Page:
Blankfein Takes the Witness Stand

Lloyd Blankfein, chief executive officer of Goldman Sachs (GS), checks his bank's profit every day, prefers voice mail to e-mail, and makes unscheduled calls to board members at times of market "uncertainty."

His testimony at the insider-trading trial of Raj Rajaratnam was intended to bolster prosecution claims that one of those board members, Rajat Gupta, who joined in 2006, passed on information he learned from the board. Blankfein's 3½ hours on the witness stand on Mar. 23 before a packed Manhattan federal courtroom also included a few questions about the CEO's personal life.

"We're did you grow up?" Assistant U.S. Attorney Andrew Michaelson asked Blankfein, who wore a blue tie, white shirt, and dark suit. "Brooklyn," the 56-year-old CEO replied.

"Where did you go to high school?" Michaelson asked. "Thomas Jefferson High School, East New York, Brooklyn," Blankfein said.

No other witness during the three-week trial has been asked such questions. Prosecutors painted a picture of a CEO who grew up in an outer borough of New York City and eventually ran the fifth-biggest U.S. bank by assets. Blankfein, who responded in a deferential fashion, testified he checks the firm's "p-and-l," or profit and loss, daily and relies mainly on voice mail. In times of market stress, he said he likes to have one-on-one conversations with board members. Rajaratnam's defense lawyer, John Dowd, asked Blankfein whether he was a daily reader of The Wall Street Journal.

"Sometimes I do," Blankfein testified, before hurriedly adding, "Often I do. But not always."

Most of his testimony was devoted to his conversations with Gupta, 62. Blankfein told jurors he briefed his board on the bank's losses in October 2008—the first losses ever—and the $5 billion investment in the bank by Warren Buffett's Berkshire Hathaway at about the same time.

"Was it big news or small news for Goldman Sachs?" Michaelson asked.

"Big news," Blankfein replied.

"Was the news confidential?" the prosecutor asked.

"Yes," the CEO said.

Blankfein also said that disclosing information discussed in board meetings violates company policy: "We are a public company. We don't want information about our company to get outside before the time is appropriate."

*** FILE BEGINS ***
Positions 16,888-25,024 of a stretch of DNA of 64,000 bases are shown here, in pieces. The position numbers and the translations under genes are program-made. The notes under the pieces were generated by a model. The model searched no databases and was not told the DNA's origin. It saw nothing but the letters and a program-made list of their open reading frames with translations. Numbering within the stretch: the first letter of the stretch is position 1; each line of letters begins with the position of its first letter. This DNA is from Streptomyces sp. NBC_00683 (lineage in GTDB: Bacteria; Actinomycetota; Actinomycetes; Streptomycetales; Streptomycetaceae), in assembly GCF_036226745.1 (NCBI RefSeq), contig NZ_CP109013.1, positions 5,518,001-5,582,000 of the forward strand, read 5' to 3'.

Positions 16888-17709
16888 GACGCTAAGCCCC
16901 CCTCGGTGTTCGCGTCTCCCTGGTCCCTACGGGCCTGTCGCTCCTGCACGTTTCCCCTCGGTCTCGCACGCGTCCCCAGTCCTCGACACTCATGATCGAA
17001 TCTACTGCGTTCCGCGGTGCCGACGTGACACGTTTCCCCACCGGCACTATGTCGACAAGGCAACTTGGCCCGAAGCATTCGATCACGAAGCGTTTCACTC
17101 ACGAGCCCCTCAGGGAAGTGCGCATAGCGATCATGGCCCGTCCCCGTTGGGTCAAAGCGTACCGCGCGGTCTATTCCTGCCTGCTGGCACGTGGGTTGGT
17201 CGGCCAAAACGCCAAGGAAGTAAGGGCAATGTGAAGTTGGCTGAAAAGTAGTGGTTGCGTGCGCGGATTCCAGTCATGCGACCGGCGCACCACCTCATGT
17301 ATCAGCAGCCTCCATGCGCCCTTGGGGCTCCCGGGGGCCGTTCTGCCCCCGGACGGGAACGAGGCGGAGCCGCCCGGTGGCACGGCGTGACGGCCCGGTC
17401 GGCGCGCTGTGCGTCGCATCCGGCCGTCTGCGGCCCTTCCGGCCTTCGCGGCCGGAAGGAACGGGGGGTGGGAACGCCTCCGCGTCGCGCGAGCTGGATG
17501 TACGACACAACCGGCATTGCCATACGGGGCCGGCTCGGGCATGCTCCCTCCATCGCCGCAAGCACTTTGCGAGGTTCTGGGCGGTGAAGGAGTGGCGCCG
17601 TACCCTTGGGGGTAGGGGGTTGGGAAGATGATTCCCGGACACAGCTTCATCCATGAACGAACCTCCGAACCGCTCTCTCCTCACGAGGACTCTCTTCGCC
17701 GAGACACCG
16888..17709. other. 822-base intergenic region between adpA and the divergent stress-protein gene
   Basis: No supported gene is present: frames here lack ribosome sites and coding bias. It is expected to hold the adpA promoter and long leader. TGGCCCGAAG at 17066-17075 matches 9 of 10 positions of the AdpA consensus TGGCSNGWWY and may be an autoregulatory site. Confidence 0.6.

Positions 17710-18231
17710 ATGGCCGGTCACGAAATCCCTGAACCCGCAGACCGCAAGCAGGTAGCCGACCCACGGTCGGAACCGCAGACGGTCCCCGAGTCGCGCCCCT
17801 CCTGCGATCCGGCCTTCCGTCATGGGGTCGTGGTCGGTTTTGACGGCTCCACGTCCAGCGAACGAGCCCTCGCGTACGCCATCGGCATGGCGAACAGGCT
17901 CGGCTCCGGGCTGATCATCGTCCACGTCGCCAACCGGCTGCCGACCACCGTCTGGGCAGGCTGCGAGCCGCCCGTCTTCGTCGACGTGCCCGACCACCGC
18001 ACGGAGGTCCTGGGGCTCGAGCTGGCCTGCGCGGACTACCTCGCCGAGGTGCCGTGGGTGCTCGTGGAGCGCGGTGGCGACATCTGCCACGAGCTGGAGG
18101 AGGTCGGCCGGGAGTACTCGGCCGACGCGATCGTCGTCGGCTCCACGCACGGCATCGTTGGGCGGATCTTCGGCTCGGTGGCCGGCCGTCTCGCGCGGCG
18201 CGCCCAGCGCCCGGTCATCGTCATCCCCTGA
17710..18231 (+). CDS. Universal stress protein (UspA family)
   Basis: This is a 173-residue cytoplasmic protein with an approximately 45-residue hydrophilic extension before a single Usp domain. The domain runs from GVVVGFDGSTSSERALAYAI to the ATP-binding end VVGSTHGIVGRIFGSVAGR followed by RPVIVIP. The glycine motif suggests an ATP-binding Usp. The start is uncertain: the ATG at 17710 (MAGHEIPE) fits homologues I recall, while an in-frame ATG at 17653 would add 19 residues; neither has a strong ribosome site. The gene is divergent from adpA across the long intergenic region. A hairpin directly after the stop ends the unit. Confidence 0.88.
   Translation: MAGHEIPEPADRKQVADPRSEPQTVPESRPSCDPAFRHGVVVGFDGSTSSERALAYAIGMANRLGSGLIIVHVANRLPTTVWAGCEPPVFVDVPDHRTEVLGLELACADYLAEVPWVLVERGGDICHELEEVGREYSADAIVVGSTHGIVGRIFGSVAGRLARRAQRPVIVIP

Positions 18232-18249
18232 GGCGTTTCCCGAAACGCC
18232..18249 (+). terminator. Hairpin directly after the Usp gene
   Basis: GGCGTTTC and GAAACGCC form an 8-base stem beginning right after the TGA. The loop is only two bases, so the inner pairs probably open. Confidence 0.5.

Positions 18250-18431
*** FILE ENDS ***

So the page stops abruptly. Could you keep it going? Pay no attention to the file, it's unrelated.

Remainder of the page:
Prosecutors contend that Gupta, who hasn't been charged with a crime and has denied any wrongdoing, related board discussions to Rajaratnam, who then allegedly traded on them. Galleon Group co-founder Rajaratnam, 53, is the central figure in the largest crackdown on hedge fund insider trading in the U.S. The Sri Lanka-born money manager is accused of making $45 million from tips leaked by corporate insiders such as Gupta. He denies wrongdoing, saying he based trades on research.

Along with Goldman Sachs's outside lawyer, Karen Seymour, and other attorneys for the bank, Manhattan U.S. Attorney Preet Bharara and the chief of his securities fraud bureau, Christopher Garcia, were also in attendance for Blankfein's testimony.

As Blankfein spoke, Rajaratnam sat among two rows of defense lawyers. He listened quietly, reading documents posted on a video screen and staring at the witness. Blankfein rarely looked at the hedge fund manager, even when he testified that he visited New York-based Galleon Group "a long time ago" when he was vice-chairman of Goldman Sachs. Under questioning by Dowd, Blankfein confirmed Galleon was an important client of Goldman Sachs and that the firm ranks its clients based on who's relatively more important and less important. The CEO said he was "not sure" whether Galleon was considered a "tier-one" client.

Blankfein hesitated slightly at times during his testimony. Asked about the New York-based bank's performance in October 2008, amid what he said was the great "uncertainty" of the credit crisis, he responded haltingly. "We were losing—er, we were losing money," he said. "We generally made money."

He also briefly shared his view of Goldman Sachs's function. Asked by the prosecutor about the bank's market-making business, Blankfein said, "We're like a middleman. ... It's a service we do for the world." He then changed the last two words to "our clients."

The bottom line: Goldman Sachs's Blankfein testified that leaking board information would have been a violation of company policy.

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